Tesla has received about 500,000 reservations to buy the Model 3, so the question is how quickly it can crank up production to meet the demand. The company’s website currently says it will take about 12 to 18 months to get a Model 3 delivered if reserved today.

In 2016, Mr. Musk had said he expected to make as many as 200,000 Model 3s in the second half of 2017 and that the company would reach 500,000 total production in 2018. Instead, Tesla, which began production of the compact car in July, built roughly 2,400 Model 3s in the fourth quarter, making Mr. Musk’s dream of producing a half million vehicles a year, including the Model S and Model X, look unlikely anytime soon.

Model 3 delays threaten to eat into Tesla’s limited cash. Tesla ended 2017 with $3.4 billion in cash on hand after spending $787 million on capital expenditures for Model 3 and battery production during the fourth quarter. That was less than Tesla had forecast in November when it said it planned to spend about $1 billion. The company said it delayed spending on the Model 3 until the first quarter.

Tesla plans to spend slightly more on capital expenditures this year compared with the $3.4 billion spent in 2017, the company said. The auto maker plans to add capacity at its assembly plant to be able to make 10,000 Model 3 sedans a week after reaching the 5,000-a-week milestone, Mr. Musk wrote.

Analysts expect Tesla will have to raise additional money this year, and with the delays, their expectations for the company’s ability to turn a profit have deflated. About a year ago, the consensus among analysts surveyed by FactSet estimated Tesla turning an annual adjusted profit of $1.46-a-share in 2018, a view that has flipped to a loss of $4.16 a share. In 2017, the company, which has never posted an annual profit, lost $1.96 billion, or $11.83 a share.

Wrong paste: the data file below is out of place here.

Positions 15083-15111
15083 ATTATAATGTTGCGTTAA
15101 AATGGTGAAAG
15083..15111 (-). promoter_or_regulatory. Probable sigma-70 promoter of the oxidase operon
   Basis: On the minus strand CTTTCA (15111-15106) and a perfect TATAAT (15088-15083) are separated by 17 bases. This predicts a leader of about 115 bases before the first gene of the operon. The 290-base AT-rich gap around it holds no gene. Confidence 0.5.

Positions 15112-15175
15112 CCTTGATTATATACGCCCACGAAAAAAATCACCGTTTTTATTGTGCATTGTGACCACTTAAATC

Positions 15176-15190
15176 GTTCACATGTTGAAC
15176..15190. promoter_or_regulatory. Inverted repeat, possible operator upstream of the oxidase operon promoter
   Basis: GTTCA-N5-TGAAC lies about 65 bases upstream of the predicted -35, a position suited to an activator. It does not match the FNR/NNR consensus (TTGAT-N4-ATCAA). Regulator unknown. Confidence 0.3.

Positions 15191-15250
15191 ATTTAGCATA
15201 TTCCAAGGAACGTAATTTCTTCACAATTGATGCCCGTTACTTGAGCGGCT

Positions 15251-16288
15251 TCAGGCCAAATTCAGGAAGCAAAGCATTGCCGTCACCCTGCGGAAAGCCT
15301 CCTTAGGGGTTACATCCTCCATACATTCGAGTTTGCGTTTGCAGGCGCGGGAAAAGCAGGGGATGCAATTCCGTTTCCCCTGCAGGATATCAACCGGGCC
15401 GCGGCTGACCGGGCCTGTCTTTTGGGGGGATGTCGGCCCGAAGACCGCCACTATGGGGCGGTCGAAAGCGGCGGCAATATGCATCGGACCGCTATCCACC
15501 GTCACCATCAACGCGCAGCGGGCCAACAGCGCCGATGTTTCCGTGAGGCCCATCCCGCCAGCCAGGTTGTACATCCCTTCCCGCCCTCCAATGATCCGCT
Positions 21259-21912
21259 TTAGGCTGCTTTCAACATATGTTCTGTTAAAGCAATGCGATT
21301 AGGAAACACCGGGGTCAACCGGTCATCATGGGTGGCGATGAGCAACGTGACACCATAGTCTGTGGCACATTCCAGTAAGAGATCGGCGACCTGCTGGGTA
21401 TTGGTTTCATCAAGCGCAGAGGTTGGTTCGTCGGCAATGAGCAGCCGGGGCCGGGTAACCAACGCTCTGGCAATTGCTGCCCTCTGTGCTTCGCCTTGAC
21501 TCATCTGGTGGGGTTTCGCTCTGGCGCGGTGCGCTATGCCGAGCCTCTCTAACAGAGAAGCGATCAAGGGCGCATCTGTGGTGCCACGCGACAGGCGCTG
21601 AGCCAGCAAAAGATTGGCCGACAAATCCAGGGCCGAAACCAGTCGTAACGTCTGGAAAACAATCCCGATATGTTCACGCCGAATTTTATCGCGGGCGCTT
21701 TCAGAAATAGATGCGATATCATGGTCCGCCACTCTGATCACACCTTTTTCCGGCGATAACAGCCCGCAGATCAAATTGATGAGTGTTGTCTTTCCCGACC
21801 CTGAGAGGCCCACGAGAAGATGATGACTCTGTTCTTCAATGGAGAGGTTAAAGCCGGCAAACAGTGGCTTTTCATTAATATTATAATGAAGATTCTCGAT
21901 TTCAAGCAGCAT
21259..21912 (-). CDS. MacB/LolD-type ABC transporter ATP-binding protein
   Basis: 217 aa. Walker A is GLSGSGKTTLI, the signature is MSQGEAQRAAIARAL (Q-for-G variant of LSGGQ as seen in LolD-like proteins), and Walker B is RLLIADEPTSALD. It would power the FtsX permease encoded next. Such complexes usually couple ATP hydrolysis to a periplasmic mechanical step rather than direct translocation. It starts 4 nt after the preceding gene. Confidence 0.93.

Despite the hurdles, Mr. Musk continues to stoke enthusiasm among investors and fans. Shares of the company have soared more than 7% this year so far, giving it a market value that rivals

General Motors

, the largest U.S. auto maker by sales.

Tesla also seems to benefit from Mr. Musk’s involvement with his other company, Space Exploration Technologies Corp., which on Tuesday launched the world’s most powerful rocket in almost five decades that carried a Tesla sports car as a test-payload.

Last month, Tesla announced that the company’s board had approved a compensation package for Mr. Musk that aims for the company to reach a market value of $650 billion, about 10 times its current value.

In the fourth quarter, Tesla’s $675 million loss attributable to common shareholders compared with $121 million a year ago. On an adjusted basis, the company recorded a per-share loss of $3.04, beating the $3.11 predicted by a consensus estimate of analysts surveyed by FactSet.

Automotive revenue, which makes up the bulk of Tesla’s total revenue, rose 36% to $2.7 billion from a year ago.

Write to Tim Higgins at Tim.Higgins@WSJ.com

Appeared in the February 8, 2018, print edition as ‘Tesla Signals Better Model 3 Output.’